This assumes that a Tory Party triumphant at next year’s general election will, in fact, deliver on its promise of more devolution. It’s just as likely that the Tories will tear themselves apart over Europe.

Meanwhile, in any hung Westminster Parliament, expect backbench Labour MPs to do what they did in the 1970s and sabotage giving Scotland more power, especially if they think it will weaken Labour’s long-term prospects of gaining power at a UK level. In other words, the pious declaration from Cameron, Miliband and the hapless Nick Clegg (who is unlikely to be re-elected to parliament next year) is not worth the paper it is written on. Power devolved – as Enoch Powell rightly said – is power retained in London.

Am I being too cynical? Clearly, the Scottish referendum debate has stirred interest in a federal solution to London’s iron grip on power and wealth.

The Tour de France seems to have revived Yorkshire nationalism. And the Tories have even begun to flirt with the idea of developing the Greater Manchester conurbation as an economic counterweight to the congested English south-east. All this is to the good.

Unfortunately, federalism in the UK is a non-starter. England is a nation of counties and lacks the evolved political and economic structures necessary for cohesive federal units. I dare say they could be conjured up but it would take decades.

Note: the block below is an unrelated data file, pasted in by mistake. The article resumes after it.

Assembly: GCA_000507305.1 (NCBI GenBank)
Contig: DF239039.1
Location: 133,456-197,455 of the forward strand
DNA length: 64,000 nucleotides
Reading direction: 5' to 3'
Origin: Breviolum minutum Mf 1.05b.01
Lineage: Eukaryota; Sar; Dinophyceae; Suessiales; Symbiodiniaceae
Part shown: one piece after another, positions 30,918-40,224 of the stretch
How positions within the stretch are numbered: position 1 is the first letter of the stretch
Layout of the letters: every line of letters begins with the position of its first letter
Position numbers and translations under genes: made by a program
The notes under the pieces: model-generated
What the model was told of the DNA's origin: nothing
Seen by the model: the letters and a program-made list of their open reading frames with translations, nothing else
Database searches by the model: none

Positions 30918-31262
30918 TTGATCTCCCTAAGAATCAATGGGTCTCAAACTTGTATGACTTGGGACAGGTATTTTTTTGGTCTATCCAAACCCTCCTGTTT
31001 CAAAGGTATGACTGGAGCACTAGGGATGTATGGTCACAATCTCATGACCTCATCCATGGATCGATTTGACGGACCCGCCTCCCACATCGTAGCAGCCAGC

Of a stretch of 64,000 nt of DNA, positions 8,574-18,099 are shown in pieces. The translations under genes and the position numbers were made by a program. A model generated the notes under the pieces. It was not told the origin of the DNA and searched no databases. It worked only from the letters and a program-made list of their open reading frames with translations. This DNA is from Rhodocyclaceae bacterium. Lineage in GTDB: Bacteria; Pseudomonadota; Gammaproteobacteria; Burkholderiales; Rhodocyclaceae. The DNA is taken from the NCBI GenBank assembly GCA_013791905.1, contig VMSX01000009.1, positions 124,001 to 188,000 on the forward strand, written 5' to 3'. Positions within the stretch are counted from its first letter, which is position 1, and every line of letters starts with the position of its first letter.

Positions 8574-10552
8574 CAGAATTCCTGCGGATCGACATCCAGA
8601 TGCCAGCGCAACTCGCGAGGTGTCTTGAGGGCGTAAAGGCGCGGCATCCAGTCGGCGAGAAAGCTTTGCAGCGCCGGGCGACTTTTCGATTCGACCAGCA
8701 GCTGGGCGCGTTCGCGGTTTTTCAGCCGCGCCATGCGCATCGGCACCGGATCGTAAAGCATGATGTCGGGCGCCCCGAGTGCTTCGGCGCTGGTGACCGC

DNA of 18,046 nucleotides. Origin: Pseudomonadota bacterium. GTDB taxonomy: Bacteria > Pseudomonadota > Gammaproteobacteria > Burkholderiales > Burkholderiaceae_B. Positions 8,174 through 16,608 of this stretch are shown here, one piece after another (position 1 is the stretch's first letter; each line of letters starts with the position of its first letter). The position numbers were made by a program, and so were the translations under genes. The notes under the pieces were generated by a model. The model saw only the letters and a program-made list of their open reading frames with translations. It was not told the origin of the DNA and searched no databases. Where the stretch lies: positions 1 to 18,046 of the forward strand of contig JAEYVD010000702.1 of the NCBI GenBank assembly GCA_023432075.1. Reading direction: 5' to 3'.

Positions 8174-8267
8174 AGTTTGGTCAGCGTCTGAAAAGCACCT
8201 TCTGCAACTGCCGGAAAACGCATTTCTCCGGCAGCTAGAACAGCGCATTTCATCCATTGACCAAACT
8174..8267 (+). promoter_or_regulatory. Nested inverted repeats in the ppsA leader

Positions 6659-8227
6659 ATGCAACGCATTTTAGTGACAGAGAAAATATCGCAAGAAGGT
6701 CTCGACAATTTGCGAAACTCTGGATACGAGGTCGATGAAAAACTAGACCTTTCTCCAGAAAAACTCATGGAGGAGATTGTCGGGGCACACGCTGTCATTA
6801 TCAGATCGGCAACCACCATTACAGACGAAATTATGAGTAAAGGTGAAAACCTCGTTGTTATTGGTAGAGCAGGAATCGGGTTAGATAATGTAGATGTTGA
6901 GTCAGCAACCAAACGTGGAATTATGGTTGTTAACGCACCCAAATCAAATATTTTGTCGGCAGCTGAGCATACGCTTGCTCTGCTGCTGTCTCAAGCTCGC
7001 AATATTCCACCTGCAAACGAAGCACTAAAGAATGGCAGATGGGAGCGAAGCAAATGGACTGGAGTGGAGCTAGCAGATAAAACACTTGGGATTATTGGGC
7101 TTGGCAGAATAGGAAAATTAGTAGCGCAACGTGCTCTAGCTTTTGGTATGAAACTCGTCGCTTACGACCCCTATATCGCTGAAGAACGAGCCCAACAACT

Which is why the solution on offer via the Scottish referendum makes more practical sense: a de facto confederation of Scotland, England, Wales and Northern Ireland. Each with a sovereign parliament but sharing a common head of state, currency, free trade area, and defence policy.

Of course, all this is already implicit in the SNP’s independence proposals and been comprehensively rubbished by the same Unionist parties who are now offering enhanced devolution.

The difference in the two approaches is that the SNP project offers the prospect of a structured, stable partnership of sovereign nations within the British Isles. The latest unionist plan for asymmetric devolution – even if ever implemented – will only create the seeds of its own destruction.